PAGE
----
An example of a calculation depending on the mass present in loop propagators only is furnished by the prediction of the charmed quark mass. This mass was predicted through the use of box dia-grams with internal charmed quarks [6], and applied to uncharmed external states. When experimental data were combined with the for-mulae obtained in this way, a mass value of about 1.5 - 2.0GeV was predicted. This mass was believed to be mainly the current mass, as only small (330−350 M eV or 20%) corrections from confining interactions were expected. Subsequent experimental discoveries of charmed particles with effective charmed quark mass around 1.5 GeV provided arguments in favour of the applicability of such calculations. Since the current masses of the u, d, squarks, determined as de-scribed earlier, are small when compared to the 330−350 M eV

scale, for these quarks it is the constituent quark masses that are expected to be appropriate for loop calculations. In fact, the con-stituent masses of ”light” quarks were successfully used in a series of loop calculations of meson formfactors [7].

Masses in tree propagators

The results of loop diagram calculations suggest that quark poles are present. The unobservability of quarks suggests, however, that these poles should be absent. This contradiction can be studied in tree diagrams, where the existence of quark poles may be directly tested through the brehmstrahlung process.

resolved as a by-product of the studies of weak radiative decays of hyperons (WRHD).

Calculations of the WRHD amplitudes in the framework of the
constituent quark model (only u, d, or s quarks were involved)
ap-propriately generalized to describe weak interactions, with poles due
to intermediate constituent quarks and thus testing the meaning of
the constituent-quark description of baryon magnetic moments
some-what deeper, have resulted in the firm prediction of a nearly maximal
positive asymmetry in the Ξ0_{→}_{Λ}_{γ}_{decay [9]. This turned out to be}

in complete disagreement with a nearly maximal negative asymmetry found later in experiment [10].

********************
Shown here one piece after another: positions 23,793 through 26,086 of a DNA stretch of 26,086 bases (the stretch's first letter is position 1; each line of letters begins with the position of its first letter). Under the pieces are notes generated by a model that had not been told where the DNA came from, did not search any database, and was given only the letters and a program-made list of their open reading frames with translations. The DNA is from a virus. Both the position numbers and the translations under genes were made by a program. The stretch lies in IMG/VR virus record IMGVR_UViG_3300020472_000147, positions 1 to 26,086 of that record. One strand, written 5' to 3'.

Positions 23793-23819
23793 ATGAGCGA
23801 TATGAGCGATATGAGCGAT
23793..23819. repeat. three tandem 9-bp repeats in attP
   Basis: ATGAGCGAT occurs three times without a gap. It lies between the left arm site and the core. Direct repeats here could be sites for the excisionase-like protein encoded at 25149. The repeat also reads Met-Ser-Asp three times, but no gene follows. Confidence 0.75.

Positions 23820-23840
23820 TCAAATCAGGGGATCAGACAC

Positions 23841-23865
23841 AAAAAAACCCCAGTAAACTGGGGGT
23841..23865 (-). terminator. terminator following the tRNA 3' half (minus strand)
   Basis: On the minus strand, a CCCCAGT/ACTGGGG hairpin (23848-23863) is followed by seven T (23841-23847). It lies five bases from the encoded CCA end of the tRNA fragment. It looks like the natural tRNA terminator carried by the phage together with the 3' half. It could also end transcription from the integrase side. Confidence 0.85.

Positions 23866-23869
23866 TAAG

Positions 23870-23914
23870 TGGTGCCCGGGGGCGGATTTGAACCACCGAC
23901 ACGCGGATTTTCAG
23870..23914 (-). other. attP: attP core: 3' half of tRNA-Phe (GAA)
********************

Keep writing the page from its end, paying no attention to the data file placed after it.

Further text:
The origin of the incorrect prediction has been traced to the pres-ence of the constituent quark pole. A correct description [11] of experimental data on WRHD requires abandoning the treatment of constituent quarks ´a la leptons, i.e. with mass-involving standard propagators, in favour of Gell-Mann’s concept of SU(3)L×SU(3)R

symmetry of currents [12], involving in its bare form no quark masses at all, in clear analogy to the Schwinger’s treatment of baryon mag-netic moments [5].

In effect, weak radiative hyperon decays showed that the treat-ment of constituent quarks as ordinary Dirac particles with standard propagators, is generally incorrect as it leads to a sharp disagreement with experiment, i.e. to artefacts. What remains of the constituent quark approach is the description of external baryons in terms of an appropriate spin-flavour wave function, with the dominant role played by its symmetry, and with the concept of constituent quark mass un-derstood (or better: defined) just as a half of the corresponding vec-tor meson mass, in agreement with the original ideas of Schwinger [5].

The situation presented above is deeply dissatisfying, not only be-cause of the existence of the conceptual problems and internal incon-sistencies related to the use of quark mass, but also because usually they are either unnoticed or swept away ”under the carpet”.

to some extent.